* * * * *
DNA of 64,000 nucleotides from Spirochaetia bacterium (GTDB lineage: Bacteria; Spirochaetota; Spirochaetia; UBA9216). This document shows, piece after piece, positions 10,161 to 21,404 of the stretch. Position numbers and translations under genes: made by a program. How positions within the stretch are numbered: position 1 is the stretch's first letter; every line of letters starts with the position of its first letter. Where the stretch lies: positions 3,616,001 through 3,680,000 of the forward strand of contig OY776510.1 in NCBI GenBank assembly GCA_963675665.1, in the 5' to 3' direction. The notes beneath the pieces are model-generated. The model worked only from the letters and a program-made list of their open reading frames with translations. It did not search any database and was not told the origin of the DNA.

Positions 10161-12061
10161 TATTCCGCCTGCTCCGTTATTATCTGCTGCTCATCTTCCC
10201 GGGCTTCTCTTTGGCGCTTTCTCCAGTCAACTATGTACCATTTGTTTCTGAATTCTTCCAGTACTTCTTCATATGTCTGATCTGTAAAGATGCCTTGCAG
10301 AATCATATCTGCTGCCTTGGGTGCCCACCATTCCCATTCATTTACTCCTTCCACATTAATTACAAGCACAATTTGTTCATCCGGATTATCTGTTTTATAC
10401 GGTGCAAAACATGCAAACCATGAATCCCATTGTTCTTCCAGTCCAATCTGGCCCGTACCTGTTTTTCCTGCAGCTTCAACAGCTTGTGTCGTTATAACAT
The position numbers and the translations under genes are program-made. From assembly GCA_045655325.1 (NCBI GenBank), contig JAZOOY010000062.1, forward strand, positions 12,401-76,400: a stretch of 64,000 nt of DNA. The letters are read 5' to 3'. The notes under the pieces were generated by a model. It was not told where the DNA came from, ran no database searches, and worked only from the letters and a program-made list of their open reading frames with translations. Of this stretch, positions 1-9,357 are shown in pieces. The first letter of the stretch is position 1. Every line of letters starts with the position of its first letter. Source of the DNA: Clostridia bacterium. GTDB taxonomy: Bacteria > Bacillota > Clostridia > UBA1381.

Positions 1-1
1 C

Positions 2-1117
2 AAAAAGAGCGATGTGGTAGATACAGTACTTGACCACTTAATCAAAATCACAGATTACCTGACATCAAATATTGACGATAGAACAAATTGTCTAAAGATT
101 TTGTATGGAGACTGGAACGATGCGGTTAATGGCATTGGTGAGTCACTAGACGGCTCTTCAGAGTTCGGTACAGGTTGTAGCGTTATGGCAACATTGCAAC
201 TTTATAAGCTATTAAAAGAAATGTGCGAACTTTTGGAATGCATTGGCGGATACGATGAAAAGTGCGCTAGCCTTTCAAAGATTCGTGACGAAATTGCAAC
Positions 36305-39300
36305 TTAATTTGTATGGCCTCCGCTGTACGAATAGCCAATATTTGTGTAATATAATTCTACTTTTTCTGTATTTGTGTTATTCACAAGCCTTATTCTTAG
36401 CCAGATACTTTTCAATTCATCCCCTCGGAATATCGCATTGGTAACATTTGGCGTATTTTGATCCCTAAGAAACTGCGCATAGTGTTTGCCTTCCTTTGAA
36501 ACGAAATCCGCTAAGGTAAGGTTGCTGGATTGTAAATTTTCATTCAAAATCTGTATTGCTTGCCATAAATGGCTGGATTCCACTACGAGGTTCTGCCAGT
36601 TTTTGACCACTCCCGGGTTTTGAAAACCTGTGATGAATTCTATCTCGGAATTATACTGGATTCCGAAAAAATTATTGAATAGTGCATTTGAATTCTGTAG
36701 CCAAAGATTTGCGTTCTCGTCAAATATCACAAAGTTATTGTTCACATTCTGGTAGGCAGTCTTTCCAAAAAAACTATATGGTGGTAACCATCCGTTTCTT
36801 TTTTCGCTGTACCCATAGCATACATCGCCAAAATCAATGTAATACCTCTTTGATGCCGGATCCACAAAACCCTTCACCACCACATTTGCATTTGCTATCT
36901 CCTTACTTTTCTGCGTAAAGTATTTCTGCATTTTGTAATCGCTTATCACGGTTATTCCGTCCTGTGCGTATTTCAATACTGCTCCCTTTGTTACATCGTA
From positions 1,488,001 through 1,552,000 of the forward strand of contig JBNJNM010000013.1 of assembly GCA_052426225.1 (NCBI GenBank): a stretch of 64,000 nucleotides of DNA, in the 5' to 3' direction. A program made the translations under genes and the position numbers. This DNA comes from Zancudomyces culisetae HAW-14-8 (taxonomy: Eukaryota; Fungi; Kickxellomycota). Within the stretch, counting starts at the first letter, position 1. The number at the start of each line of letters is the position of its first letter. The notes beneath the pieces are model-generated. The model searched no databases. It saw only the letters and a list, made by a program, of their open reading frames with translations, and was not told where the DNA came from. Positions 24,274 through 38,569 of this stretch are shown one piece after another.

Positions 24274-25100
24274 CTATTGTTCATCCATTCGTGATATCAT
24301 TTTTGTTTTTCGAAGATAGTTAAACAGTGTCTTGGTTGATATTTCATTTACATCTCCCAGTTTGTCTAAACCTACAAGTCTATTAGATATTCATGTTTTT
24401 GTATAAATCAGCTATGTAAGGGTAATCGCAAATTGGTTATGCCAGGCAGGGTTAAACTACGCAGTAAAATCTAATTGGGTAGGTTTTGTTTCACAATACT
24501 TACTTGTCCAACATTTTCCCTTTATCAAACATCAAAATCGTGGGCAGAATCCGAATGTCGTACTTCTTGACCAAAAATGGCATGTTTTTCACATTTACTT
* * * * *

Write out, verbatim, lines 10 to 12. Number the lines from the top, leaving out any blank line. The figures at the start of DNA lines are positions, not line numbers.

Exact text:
Positions 2-1117
2 AAAAAGAGCGATGTGGTAGATACAGTACTTGACCACTTAATCAAAATCACAGATTACCTGACATCAAATATTGACGATAGAACAAATTGTCTAAAGATT
101 TTGTATGGAGACTGGAACGATGCGGTTAATGGCATTGGTGAGTCACTAGACGGCTCTTCAGAGTTCGGTACAGGTTGTAGCGTTATGGCAACATTGCAAC